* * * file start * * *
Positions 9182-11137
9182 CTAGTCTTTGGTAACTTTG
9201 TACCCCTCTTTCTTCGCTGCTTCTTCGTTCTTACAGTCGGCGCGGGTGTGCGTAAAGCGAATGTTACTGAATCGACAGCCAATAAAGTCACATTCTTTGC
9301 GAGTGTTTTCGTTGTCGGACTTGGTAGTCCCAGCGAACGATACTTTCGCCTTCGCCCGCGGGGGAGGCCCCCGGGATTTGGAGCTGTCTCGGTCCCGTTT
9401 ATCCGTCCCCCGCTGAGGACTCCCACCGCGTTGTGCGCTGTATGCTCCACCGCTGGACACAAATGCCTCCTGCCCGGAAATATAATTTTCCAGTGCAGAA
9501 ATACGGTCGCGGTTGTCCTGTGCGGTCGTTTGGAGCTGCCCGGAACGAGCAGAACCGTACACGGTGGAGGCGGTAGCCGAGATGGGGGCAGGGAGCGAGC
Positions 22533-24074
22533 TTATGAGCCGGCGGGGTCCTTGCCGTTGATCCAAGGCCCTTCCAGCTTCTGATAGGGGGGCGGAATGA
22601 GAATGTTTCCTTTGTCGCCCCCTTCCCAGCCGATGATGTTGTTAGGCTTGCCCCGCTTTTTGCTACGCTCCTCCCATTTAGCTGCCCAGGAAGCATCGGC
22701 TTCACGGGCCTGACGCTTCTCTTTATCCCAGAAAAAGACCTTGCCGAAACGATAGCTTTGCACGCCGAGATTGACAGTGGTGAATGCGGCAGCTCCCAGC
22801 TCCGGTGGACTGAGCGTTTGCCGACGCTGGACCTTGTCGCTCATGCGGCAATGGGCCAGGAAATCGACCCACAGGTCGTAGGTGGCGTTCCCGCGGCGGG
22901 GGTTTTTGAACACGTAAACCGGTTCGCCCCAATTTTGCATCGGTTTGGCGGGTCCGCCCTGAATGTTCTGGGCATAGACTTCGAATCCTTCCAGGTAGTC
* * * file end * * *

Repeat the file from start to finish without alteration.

Positions 9182-11137
9182 CTAGTCTTTGGTAACTTTG
9201 TACCCCTCTTTCTTCGCTGCTTCTTCGTTCTTACAGTCGGCGCGGGTGTGCGTAAAGCGAATGTTACTGAATCGACAGCCAATAAAGTCACATTCTTTGC
9301 GAGTGTTTTCGTTGTCGGACTTGGTAGTCCCAGCGAACGATACTTTCGCCTTCGCCCGCGGGGGAGGCCCCCGGGATTTGGAGCTGTCTCGGTCCCGTTT
9401 ATCCGTCCCCCGCTGAGGACTCCCACCGCGTTGTGCGCTGTATGCTCCACCGCTGGACACAAATGCCTCCTGCCCGGAAATATAATTTTCCAGTGCAGAA
9501 ATACGGTCGCGGTTGTCCTGTGCGGTCGTTTGGAGCTGCCCGGAACGAGCAGAACCGTACACGGTGGAGGCGGTAGCCGAGATGGGGGCAGGGAGCGAGC
Positions 22533-24074
22533 TTATGAGCCGGCGGGGTCCTTGCCGTTGATCCAAGGCCCTTCCAGCTTCTGATAGGGGGGCGGAATGA
22601 GAATGTTTCCTTTGTCGCCCCCTTCCCAGCCGATGATGTTGTTAGGCTTGCCCCGCTTTTTGCTACGCTCCTCCCATTTAGCTGCCCAGGAAGCATCGGC
22701 TTCACGGGCCTGACGCTTCTCTTTATCCCAGAAAAAGACCTTGCCGAAACGATAGCTTTGCACGCCGAGATTGACAGTGGTGAATGCGGCAGCTCCCAGC
22801 TCCGGTGGACTGAGCGTTTGCCGACGCTGGACCTTGTCGCTCATGCGGCAATGGGCCAGGAAATCGACCCACAGGTCGTAGGTGGCGTTCCCGCGGCGGG
22901 GGTTTTTGAACACGTAAACCGGTTCGCCCCAATTTTGCATCGGTTTGGCGGGTCCGCCCTGAATGTTCTGGGCATAGACTTCGAATCCTTCCAGGTAGTC